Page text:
What is Group Therapy Like for You?
Updated: Feb 16
If you’ve never done group therapy before, it can seem intimidating and nerve-wracking. I mean, who wants to join a group of people that you’ve never met before, share your deepest, darkest issues, and hope you’ll get something in return? The idea of group therapy, as opposed to individual therapy, can seem challenging, for sure. But, group therapy works. Doing counseling in groups led by a professional group leader is effective. Check out our blog The Surprising Benefits of Group Therapy for more information about how group counseling can be effective.
Why Group Therapy?
Group therapy is actually a treatment of choice, over individual therapy, for many issues, including but not limited to depression, social anxiety, panic, substance abuse, eating disorders, and chronic pain. Group therapy can also encompass support groups which are another effective form of group treatment when led by an experienced therapist.
Other Members of the Group
If you are attending group therapy, likely the other members of the group have similar challenges, issues, and symptoms that you do. Most groups are targeted for specific types of members and issues. In our Online Meaningful Connections Groups which is a group for those with anxiety, other group members are likely experiencing similar anxiety symptoms that you are. Of course, each person is different and every group member will bring something different to the table, but the point is that you will have more things in common with the other group members than not.
During the first session, and perhaps even the next few, of the group, the group facilitator may teach a skill or facilitate discussion among the group members, or a combination of both. It may be awkward at first, trying to share what you are feeling with others that you don’t know, but give it some time. The first stage of group therapy is the forming of the group, where members get to know each other and start sharing their stories. The group leader usually plays a major role in the discussions at this stage in helping the group get formed.
It goes without saying that the best way to get the most out of your group therapy experience is through participation and sharing. In fact, you may learn more from the other group members than you will the group therapist. As the group progresses, the group members will start leading and facilitating the discussions more and more, and the group leader’s voice will slowly quiet. You may start to crave the support, encouragement, and acceptance of the other members, and the powerful effect this has on you. Group experiences can be transformative and healing in a way that individual therapy cannot reach.
Sharing in Groups
It can be scary to share your experiences and thoughts in a group setting, especially if you have any anxiety related to social or group situations. The more you share, though, the better the benefits for you. A typical Group Rule that is set up at the beginning of the group is Confidentiality. This means that it is expected that everything that is said in the group, by anyone, remains confidential within the group members. If confidentiality is broken by someone, that is discussed within the group and the group leader needs to make a decision whether to let that person continue on in the group. The promise and expectation that what you say will stay within the group may help you feel more comfortable about sharing.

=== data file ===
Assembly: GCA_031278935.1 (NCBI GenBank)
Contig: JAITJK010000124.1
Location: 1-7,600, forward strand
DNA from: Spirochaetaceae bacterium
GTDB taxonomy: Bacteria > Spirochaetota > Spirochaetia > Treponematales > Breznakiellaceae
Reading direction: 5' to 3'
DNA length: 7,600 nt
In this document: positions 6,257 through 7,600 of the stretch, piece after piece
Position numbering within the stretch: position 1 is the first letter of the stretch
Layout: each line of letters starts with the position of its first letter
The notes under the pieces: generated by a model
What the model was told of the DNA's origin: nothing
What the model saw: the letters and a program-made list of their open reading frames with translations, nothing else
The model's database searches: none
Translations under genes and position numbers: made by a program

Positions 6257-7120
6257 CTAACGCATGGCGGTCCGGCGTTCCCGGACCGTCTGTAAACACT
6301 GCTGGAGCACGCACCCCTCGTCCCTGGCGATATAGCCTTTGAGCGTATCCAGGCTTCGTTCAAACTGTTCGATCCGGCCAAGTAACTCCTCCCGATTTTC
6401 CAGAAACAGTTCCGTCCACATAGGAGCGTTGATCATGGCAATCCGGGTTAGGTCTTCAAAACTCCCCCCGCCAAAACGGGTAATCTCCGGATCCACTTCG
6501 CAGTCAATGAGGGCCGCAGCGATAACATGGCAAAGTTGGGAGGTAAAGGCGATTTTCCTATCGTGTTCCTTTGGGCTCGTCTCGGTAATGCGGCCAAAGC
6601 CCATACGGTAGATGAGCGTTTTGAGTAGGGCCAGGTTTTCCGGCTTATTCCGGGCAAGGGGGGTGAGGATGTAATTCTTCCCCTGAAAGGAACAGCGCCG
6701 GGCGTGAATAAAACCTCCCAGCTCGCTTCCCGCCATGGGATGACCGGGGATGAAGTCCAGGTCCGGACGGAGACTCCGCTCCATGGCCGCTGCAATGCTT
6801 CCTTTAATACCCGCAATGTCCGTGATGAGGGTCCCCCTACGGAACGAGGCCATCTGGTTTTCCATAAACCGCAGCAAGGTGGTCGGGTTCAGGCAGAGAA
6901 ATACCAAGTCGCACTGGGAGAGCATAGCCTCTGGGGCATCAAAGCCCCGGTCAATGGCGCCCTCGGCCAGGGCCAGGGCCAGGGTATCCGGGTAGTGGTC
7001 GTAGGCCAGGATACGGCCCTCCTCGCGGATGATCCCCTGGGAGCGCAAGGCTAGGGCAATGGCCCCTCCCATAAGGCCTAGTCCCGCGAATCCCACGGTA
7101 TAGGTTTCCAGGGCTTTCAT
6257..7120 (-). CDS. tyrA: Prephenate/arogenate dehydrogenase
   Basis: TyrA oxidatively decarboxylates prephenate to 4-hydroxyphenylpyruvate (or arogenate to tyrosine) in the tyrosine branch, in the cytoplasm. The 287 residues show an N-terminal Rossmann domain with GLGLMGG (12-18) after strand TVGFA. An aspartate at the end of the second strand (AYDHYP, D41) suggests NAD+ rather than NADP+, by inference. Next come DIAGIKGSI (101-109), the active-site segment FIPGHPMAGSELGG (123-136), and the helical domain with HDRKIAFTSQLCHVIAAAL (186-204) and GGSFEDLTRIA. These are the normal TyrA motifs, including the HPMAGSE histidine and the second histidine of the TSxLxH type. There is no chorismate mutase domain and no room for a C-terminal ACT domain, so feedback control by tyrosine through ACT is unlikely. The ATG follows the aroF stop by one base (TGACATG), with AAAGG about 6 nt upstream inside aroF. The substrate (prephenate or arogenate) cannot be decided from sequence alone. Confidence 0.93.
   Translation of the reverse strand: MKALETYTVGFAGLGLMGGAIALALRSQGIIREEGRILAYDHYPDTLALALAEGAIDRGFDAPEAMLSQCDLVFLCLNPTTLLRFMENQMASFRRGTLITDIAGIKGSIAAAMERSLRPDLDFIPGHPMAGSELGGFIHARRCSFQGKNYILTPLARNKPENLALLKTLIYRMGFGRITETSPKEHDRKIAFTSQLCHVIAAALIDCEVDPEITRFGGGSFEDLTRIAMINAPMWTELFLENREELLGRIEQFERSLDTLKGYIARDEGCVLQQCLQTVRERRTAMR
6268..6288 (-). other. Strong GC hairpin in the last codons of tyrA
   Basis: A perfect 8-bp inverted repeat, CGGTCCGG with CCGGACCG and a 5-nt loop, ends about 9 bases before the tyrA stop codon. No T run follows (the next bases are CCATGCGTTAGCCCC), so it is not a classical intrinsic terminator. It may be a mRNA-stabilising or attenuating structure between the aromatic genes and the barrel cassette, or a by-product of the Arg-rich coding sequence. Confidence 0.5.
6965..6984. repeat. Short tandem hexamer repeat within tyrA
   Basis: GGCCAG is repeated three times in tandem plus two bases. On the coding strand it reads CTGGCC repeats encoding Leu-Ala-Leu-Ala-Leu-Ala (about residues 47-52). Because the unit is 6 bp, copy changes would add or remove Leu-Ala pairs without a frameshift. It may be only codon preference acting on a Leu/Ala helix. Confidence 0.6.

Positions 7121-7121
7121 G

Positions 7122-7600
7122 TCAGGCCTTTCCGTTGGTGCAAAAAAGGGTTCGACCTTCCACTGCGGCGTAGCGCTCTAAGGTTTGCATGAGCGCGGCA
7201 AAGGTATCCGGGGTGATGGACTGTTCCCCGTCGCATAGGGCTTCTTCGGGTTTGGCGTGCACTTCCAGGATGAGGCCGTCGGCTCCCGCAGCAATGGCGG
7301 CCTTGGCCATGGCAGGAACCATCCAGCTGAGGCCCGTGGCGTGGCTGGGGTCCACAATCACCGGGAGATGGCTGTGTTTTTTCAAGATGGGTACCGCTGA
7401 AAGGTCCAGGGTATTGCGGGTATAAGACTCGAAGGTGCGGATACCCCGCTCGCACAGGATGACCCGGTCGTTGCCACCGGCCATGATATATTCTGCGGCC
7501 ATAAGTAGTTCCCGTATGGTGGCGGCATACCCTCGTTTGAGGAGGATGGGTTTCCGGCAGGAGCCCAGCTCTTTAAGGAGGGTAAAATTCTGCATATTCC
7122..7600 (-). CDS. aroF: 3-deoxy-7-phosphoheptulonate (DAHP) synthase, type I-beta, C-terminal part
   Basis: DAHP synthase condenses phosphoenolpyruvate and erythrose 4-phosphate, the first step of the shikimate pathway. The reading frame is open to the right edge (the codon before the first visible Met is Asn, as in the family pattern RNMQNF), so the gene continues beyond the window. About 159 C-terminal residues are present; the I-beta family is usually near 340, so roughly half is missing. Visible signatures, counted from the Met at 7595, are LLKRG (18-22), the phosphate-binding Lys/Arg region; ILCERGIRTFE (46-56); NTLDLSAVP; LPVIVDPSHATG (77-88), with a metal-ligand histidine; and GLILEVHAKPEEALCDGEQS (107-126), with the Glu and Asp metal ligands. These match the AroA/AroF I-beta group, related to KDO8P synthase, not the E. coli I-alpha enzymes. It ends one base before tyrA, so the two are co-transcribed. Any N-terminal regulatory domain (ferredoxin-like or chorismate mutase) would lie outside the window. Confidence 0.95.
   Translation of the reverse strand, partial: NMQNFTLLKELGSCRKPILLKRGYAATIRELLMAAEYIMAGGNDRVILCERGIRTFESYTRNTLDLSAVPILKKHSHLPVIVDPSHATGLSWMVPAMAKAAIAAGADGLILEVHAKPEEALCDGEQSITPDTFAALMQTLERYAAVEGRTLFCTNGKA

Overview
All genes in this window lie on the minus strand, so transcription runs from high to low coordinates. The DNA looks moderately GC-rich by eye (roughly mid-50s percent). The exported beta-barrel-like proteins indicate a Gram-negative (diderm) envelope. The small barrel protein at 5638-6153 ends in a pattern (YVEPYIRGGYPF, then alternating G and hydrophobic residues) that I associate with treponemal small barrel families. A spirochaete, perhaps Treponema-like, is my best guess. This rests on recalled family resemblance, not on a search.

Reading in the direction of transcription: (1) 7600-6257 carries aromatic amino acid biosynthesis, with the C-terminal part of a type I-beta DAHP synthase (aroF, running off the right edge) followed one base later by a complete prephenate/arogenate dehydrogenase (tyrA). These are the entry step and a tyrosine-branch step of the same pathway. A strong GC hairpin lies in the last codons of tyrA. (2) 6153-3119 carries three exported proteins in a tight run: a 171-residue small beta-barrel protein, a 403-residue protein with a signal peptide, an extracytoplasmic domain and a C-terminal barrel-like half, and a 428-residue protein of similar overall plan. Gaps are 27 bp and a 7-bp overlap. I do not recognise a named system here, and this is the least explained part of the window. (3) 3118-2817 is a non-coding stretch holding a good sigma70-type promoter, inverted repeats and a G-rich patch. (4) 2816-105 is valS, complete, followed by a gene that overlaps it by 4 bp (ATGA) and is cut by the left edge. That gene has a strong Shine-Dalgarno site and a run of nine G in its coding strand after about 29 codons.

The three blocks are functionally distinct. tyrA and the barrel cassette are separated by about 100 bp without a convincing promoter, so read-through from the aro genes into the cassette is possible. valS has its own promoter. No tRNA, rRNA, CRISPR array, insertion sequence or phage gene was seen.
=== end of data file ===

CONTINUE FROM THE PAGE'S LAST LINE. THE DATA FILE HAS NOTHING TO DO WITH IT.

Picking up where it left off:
Group therapy can be hard to start, but once you’ve gotten over the initial hump and start to feel comfortable within the group and get to know the other group members, the sharing of your pain, the relationships that develop from the group, and your resulting increased self-esteem are often worth it. If you’re interested in learning more about the groups that Catalyss Counseling offers, check out our Group Therapy page.
2 spots are available for our meaningful connections group!
Led by Christina Titcomb
Improve improve your self-esteem and learn coping strategies through meaningful connections with others! This group is for anxious adults who are ready to go from a lack of fulfilling relationships to meaningful connections with others in a safe, supportive online group.
Our Online Meaningful Connections Group is the most effective way to take you from lonely and anxious to:
Flourishing in relationships while still staying true to yourself
Understanding why focusing on others instead of yourself actually ISN'T the answer and learning how to prioritize yourself with peer support
Knowing how to manage your time and motivate yourself to get things done
Feeling really good about yourself so you can enjoy connections with others and take back your life
For more information or to enroll, click here!
How We Can Help
If you are interested in group or individual therapy at Catalyss Counseling and would like to talk to someone more about how we can help you, follow these simple steps:
Contact us today for a free 20-minute phone consultation
Begin your journey towards a calmer, more relaxing life
Other Therapy Services Available at Catalyss Counseling:
We want to meet all of your counseling needs in the Denver area. Our supportive therapists provide depression counseling, therapy for caregiver stress, grief and loss therapy, stress management counseling and more. We also have specialists in trauma and PTSD, women's issues, pregnancy and postpartum depression or anxiety, pregnancy loss and miscarriage, and birth trauma. For therapists, we can also provide clinical supervision! We look forward to connecting with you to help support your journey today.
Shannon Heers is a psychotherapist, guest blogger, and owner of Catalyss Counseling in Englewood, CO. Shannon helps adults in professional careers manage anxiety, depression, work-life balance, and grief and loss. Follow Catalyss Counseling on LinkedIn, Facebook and Instagram.